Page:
Maple-glazed baked mini doughnuts that are butter free, dairy free and a little healthier than usual.
It’s been two months since National Doughnut Day – and I’m still kicking myself for missing it. Ever since I missed that special-but-seriously-who-even-decides-these-things food day, I’ve been trying to make up for it by making several batches of mini doughnuts.
But rather than munching on the traditional deep-fried version, I’ve been sticking to baked doughnuts. Why? Well, if we set aside the obvious health reasons for a moment, it’s because I’m an honorary champion of kitchen clumsiness.
The other day I managed to drop a plastic cutting board onto a stack of pancakes. Don’t even ask how that’s possible.
And I have the unique talent of being able to create a snowstorm every time I try to open a bag of cornstarch or powdered sugar (despite using scissors). ‘Awkward’ doesn’t quite cover what it’s like to try and explain why your face is covered in a white powder.
So naturally, I assume the combination of extremely hot oil and my clumsy self is – quite literally – a recipe for disaster.
I imagine that I would somehow knock over the pot and smother the kitchen floor in oil. Or I’d drop a doughnut into the pot, only to have oil splash everywhere. The doughnut version of a cannonball, if you will.
Rather than risk any of that happening, I’ve been sticking to my trusty mini doughnut pan. The only oil required is some non-stick cooking oil spray for the pan.
Ok, if we’re getting technical, this recipe calls for two tablespoons of almond butter, and the almond butter I used contained oil (I used one of Justin’s Classic Almond Butter squeeze packs, which conveniently each contain two tablespoons).
Unlike traditional doughnuts, these baked goods are as simple to throw together as a batch of muffins. Plus, there’s no yeast – so you don’t need to spend a gazillion years waiting around for dough to rise. (Hooray!)
Vanilla bean paste adds flavor, the brown sugar’s important for the texture, and the maple glaze is really just there because everything is infinitely better when covered in a maple glaze. However, if you’re feeling too impatient to glaze every mini doughnut, then you can just dredge the warm doughnuts in some cinnamon sugar.
Heck, I even loved these plain (with a mug of coffee on the side, of course).
This recipe makes 14 mini doughnuts. If you only have the one 12-hole mini doughnut pan, then bake the two extras in a mini muffin pan.
I haven’t tried making these in a regular-sized doughnut pan, but my guess is that this recipe would yield seven regular-sized doughnuts (and they’d need to bake for longer in the oven).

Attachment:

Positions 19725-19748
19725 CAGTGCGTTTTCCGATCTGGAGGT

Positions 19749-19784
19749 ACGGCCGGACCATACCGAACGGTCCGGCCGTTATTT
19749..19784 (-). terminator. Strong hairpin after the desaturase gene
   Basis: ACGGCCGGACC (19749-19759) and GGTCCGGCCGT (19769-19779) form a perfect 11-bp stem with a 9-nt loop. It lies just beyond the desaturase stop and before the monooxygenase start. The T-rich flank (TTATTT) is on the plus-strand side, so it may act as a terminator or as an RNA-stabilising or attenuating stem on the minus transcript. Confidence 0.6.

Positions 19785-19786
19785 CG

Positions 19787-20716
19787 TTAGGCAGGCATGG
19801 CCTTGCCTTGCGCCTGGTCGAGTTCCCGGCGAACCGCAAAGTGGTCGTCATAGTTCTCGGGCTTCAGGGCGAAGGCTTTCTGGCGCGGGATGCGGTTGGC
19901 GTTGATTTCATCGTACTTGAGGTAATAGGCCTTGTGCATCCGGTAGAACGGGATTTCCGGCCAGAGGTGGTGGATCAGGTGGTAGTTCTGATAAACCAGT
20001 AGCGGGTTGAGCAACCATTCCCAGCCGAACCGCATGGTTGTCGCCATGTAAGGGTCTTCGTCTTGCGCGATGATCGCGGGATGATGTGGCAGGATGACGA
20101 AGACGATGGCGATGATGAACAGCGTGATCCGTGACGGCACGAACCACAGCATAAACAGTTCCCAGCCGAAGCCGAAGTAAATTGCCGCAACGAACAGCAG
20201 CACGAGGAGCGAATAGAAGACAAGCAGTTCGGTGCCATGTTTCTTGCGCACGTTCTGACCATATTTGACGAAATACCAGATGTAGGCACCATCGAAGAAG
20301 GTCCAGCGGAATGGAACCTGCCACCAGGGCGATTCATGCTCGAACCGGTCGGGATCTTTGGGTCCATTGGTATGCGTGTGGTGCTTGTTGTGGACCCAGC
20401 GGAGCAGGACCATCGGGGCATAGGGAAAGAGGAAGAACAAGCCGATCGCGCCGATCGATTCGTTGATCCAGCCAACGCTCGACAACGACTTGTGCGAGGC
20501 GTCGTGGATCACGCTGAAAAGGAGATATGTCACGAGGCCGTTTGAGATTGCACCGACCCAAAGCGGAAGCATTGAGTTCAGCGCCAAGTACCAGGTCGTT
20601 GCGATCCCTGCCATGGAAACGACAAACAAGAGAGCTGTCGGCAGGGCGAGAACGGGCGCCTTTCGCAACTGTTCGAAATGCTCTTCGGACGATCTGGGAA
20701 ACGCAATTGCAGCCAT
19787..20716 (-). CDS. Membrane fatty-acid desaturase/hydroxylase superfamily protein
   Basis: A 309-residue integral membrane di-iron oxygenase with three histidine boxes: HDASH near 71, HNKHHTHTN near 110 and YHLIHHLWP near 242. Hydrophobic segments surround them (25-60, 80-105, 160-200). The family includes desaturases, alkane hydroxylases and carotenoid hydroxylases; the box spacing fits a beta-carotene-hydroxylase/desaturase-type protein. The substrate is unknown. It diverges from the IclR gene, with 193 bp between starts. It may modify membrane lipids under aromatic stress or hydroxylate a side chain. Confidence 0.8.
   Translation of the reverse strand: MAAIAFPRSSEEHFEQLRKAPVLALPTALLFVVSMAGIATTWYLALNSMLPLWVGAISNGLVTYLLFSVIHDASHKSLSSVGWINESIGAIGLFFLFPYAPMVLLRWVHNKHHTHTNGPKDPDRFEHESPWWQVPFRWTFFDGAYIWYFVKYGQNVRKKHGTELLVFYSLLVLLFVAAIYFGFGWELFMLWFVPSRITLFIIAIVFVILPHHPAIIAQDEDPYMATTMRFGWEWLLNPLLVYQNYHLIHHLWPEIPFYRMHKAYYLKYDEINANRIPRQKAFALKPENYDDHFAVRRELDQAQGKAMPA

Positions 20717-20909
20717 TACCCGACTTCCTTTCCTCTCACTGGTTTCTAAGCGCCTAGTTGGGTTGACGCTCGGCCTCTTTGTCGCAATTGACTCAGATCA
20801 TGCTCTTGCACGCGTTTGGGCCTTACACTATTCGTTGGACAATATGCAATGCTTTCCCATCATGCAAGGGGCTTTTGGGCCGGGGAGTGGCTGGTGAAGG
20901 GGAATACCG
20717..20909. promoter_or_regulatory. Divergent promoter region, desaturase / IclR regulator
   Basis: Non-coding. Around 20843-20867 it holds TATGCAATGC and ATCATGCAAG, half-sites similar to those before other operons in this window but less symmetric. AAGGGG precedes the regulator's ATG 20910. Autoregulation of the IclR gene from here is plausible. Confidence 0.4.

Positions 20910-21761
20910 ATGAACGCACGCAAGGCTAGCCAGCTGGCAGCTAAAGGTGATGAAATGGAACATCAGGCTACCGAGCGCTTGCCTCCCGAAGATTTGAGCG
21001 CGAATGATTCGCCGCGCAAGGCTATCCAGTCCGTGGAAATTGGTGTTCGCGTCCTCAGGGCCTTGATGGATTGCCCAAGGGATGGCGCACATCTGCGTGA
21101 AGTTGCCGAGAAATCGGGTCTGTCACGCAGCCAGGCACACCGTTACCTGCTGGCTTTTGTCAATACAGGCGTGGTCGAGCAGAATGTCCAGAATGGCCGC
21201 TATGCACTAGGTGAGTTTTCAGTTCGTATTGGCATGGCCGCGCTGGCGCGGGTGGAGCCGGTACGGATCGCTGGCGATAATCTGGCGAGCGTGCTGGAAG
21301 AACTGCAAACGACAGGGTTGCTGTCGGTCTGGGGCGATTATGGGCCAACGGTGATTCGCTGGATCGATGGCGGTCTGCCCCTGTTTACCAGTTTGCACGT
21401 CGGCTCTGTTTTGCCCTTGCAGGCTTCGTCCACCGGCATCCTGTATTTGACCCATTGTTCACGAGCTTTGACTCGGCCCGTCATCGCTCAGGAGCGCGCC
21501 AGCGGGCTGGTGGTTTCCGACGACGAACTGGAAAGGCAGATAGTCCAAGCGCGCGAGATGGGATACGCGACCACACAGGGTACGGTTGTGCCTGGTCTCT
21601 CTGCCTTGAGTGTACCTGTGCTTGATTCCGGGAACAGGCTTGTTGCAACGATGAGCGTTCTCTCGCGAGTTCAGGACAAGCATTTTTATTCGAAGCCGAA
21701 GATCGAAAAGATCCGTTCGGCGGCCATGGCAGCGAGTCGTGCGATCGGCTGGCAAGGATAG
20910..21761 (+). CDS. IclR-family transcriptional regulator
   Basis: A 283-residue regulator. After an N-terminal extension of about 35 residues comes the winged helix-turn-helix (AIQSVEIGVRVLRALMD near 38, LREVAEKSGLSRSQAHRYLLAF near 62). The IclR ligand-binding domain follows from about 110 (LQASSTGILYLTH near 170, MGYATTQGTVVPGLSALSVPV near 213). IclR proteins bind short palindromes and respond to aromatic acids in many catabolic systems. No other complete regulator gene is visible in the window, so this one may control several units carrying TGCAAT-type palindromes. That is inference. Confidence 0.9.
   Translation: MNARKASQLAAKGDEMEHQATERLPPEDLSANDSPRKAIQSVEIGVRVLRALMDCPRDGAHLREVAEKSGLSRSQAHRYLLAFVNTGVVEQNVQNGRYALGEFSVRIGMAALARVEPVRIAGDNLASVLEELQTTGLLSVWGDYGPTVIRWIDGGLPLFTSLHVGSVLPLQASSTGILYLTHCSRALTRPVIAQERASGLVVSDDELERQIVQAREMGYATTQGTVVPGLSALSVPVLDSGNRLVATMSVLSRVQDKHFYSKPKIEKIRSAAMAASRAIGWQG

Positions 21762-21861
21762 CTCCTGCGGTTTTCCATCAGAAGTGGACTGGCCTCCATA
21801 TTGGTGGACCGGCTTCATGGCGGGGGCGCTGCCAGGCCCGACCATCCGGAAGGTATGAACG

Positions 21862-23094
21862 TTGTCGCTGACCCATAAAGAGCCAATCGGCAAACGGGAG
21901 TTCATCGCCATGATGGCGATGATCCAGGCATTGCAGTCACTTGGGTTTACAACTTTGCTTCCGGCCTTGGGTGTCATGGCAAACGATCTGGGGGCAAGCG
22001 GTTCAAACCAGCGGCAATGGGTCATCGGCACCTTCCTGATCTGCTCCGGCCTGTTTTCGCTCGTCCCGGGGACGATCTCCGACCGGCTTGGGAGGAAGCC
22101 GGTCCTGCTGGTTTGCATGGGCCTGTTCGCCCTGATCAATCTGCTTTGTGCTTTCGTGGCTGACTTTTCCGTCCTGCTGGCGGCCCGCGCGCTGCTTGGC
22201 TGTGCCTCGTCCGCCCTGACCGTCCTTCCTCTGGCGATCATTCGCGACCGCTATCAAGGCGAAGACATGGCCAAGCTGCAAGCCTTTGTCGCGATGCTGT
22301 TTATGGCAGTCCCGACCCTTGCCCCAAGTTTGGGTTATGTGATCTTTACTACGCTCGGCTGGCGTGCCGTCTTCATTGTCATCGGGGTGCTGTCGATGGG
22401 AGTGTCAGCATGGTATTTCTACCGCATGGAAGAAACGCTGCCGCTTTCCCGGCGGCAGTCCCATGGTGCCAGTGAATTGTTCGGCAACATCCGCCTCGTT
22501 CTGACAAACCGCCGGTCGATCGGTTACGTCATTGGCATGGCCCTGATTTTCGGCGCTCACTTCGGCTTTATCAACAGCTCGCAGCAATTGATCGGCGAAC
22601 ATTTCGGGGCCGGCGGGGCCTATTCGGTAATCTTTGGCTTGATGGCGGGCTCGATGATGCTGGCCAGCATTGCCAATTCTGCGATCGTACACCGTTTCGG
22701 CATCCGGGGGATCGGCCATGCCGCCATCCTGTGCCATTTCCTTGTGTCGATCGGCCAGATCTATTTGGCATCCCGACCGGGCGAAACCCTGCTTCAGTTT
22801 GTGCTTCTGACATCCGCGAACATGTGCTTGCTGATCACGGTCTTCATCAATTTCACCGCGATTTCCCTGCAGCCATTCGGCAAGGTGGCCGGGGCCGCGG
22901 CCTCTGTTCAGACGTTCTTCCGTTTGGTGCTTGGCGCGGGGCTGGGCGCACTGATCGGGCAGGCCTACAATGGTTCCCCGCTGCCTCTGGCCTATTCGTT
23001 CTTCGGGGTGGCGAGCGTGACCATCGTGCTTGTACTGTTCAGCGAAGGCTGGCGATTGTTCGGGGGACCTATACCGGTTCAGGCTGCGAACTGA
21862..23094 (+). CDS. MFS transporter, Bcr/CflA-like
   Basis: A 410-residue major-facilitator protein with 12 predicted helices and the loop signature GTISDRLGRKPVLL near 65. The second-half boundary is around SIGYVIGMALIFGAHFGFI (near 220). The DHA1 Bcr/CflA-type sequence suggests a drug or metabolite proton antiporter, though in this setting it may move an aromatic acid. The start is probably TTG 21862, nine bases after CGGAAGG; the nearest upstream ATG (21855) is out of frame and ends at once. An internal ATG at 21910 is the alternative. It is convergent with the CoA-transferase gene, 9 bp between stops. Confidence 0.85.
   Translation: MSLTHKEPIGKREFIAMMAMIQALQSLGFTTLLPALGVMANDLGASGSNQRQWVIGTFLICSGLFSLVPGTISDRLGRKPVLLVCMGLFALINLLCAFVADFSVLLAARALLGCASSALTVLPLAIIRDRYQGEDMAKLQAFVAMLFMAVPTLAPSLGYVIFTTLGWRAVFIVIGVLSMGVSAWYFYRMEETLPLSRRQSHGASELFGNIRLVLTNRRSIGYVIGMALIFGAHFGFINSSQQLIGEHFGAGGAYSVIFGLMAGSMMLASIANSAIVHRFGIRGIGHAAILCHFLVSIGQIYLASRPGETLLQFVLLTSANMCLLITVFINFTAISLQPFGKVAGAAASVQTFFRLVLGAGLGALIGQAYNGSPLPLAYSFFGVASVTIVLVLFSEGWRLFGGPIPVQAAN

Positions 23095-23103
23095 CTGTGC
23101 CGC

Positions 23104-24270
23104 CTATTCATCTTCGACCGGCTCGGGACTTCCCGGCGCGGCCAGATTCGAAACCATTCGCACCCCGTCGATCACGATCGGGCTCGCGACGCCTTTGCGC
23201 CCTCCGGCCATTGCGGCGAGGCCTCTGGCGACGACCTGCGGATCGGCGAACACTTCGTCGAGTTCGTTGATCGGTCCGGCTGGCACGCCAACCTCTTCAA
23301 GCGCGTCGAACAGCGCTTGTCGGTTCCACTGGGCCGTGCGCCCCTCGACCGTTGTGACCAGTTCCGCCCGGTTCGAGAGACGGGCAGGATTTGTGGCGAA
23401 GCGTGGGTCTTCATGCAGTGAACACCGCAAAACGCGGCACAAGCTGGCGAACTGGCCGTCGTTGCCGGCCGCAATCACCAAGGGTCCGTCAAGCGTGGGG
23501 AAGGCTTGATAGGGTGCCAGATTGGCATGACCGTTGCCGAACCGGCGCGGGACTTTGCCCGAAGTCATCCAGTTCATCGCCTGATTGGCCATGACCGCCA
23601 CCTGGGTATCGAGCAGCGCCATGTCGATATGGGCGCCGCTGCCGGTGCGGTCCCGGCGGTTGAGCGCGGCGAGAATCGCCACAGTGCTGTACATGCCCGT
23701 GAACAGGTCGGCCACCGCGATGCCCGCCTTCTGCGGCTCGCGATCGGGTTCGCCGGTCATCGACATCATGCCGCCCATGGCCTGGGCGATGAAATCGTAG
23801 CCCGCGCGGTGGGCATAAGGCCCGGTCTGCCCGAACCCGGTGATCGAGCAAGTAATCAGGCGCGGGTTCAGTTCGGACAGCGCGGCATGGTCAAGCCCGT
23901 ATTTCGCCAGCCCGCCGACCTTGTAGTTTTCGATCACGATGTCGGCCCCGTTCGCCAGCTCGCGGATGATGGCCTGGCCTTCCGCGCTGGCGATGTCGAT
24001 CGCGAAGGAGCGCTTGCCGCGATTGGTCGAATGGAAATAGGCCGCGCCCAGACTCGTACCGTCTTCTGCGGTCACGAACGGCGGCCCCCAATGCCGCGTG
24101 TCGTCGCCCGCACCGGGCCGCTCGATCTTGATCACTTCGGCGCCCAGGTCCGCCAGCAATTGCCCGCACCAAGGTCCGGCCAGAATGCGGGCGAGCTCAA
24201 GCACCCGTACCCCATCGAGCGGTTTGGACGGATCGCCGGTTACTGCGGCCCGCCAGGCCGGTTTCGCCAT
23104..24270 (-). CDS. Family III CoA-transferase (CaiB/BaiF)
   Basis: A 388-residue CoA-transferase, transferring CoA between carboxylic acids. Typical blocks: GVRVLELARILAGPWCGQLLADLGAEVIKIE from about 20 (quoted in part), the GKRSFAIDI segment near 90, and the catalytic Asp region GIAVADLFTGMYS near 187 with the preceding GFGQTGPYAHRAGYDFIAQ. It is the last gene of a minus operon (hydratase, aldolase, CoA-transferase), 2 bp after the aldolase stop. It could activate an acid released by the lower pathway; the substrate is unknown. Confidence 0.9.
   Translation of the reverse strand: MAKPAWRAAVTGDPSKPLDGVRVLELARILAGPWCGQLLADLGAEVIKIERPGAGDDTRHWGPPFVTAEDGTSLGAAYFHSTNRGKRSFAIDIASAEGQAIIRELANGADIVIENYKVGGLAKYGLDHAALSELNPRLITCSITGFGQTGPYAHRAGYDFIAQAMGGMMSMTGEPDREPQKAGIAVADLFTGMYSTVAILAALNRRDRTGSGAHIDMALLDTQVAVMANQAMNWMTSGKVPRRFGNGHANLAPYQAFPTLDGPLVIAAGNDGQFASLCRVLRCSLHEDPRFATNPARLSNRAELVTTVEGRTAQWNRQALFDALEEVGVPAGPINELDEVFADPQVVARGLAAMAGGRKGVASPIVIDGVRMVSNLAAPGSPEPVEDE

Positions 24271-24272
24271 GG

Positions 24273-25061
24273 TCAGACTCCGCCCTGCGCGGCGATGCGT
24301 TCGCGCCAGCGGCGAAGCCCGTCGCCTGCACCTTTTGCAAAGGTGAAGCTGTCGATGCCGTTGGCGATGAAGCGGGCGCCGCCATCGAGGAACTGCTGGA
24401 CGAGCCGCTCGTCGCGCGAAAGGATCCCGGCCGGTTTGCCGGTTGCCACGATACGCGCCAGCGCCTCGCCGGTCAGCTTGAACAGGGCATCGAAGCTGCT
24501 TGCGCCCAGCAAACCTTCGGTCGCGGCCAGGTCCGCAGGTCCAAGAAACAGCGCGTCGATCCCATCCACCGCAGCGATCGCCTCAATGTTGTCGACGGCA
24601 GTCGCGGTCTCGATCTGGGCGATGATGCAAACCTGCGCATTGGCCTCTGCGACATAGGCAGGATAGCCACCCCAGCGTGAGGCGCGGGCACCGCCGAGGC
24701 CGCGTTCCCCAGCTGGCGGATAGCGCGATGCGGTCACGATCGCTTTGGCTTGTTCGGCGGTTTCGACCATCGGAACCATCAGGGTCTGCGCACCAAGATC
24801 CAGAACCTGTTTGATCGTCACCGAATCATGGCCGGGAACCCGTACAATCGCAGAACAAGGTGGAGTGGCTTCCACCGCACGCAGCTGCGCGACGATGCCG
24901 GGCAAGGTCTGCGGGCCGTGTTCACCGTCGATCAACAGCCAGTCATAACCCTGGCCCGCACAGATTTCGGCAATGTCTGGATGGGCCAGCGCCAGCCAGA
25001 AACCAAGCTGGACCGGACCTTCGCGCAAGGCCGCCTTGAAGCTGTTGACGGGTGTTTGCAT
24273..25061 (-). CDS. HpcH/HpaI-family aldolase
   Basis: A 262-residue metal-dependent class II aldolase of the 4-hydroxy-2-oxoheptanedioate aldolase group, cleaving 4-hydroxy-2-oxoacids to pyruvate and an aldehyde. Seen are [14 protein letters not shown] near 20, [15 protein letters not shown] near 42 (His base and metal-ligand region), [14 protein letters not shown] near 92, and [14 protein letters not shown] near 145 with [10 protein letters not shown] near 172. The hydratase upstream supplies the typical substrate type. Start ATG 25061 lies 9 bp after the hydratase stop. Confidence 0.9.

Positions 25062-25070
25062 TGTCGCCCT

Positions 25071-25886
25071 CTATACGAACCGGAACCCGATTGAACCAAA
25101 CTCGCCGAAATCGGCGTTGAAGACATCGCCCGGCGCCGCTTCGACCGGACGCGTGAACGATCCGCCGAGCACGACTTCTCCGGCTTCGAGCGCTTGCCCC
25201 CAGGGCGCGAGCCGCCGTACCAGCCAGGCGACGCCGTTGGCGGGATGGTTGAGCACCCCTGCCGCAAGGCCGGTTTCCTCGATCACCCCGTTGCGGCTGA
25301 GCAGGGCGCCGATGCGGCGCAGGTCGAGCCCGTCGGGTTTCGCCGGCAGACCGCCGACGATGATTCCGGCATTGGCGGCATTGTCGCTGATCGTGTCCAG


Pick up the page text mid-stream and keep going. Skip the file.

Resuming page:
- For the doughnuts
- ¾ cup (100g) all-purpose or Italian 00 flour
- ¾ teaspoon baking powder
- ¼ teaspoon salt
- 1 egg
- 2 tablespoons (32g) unsalted almond butter
- 2 tablespoons (30g) brown sugar, packed
- 2 tablespoons (30mL) maple syrup
- ½ teaspoon vanilla bean paste
- ⅓ cup (80mL) almond milk
For the maple glaze
- ¼ cup confectioner’s (icing) sugar
- 2 - 3 teaspoons maple syrup
- For the doughnuts: Preheat the oven to 375°F (190°C). Grease a 12-hole mini doughnut pan (plus two extra) with cooking oil spray.
- In a large bowl, sift together the all-purpose flour and baking powder. Add the salt, and stir to combine.
- In another bowl, lightly whisk the egg with a fork. Whisk in the almond butter, brown sugar, maple syrup and vanilla bean paste. Add the almond milk, and whisk until completely combined.
- Pour the wet ingredients (the egg mixture) into the dry ingredients (the flour mixture). Mix until just combined.
- Transfer the batter to the prepared mini doughnut pan, filling each hole approximately ¾ of the way up.
- Bake for 8 - 10 minutes, or until a skewer comes out clean (or with a few crumbs). Let the doughnuts sit in the pan for a few minutes before transferring to a cooling rack.
- For the maple glaze: Sift the confectioner’s sugar into a small bowl. Add 2 teaspoons of maple syrup, and whisk until smooth. If the glaze is too thick, whisk in another teaspoon of maple syrup (and if it’s too thin, sift in more sugar).
- Use a small knife to glaze the cooled doughnuts. The glaze will become firm quickly, so don’t delay!
The almond butter I used was unsalted, and contained oil. (I used one of Justin's Classic Almond Butter squeeze packs).
You don't have to use almond milk - any type of milk will be fine.
Alternatives to the maple glaze
The doughnuts are also delicious rolled in cinnamon sugar (dredge them in cinnamon sugar when they're still warm for maximum deliciousness)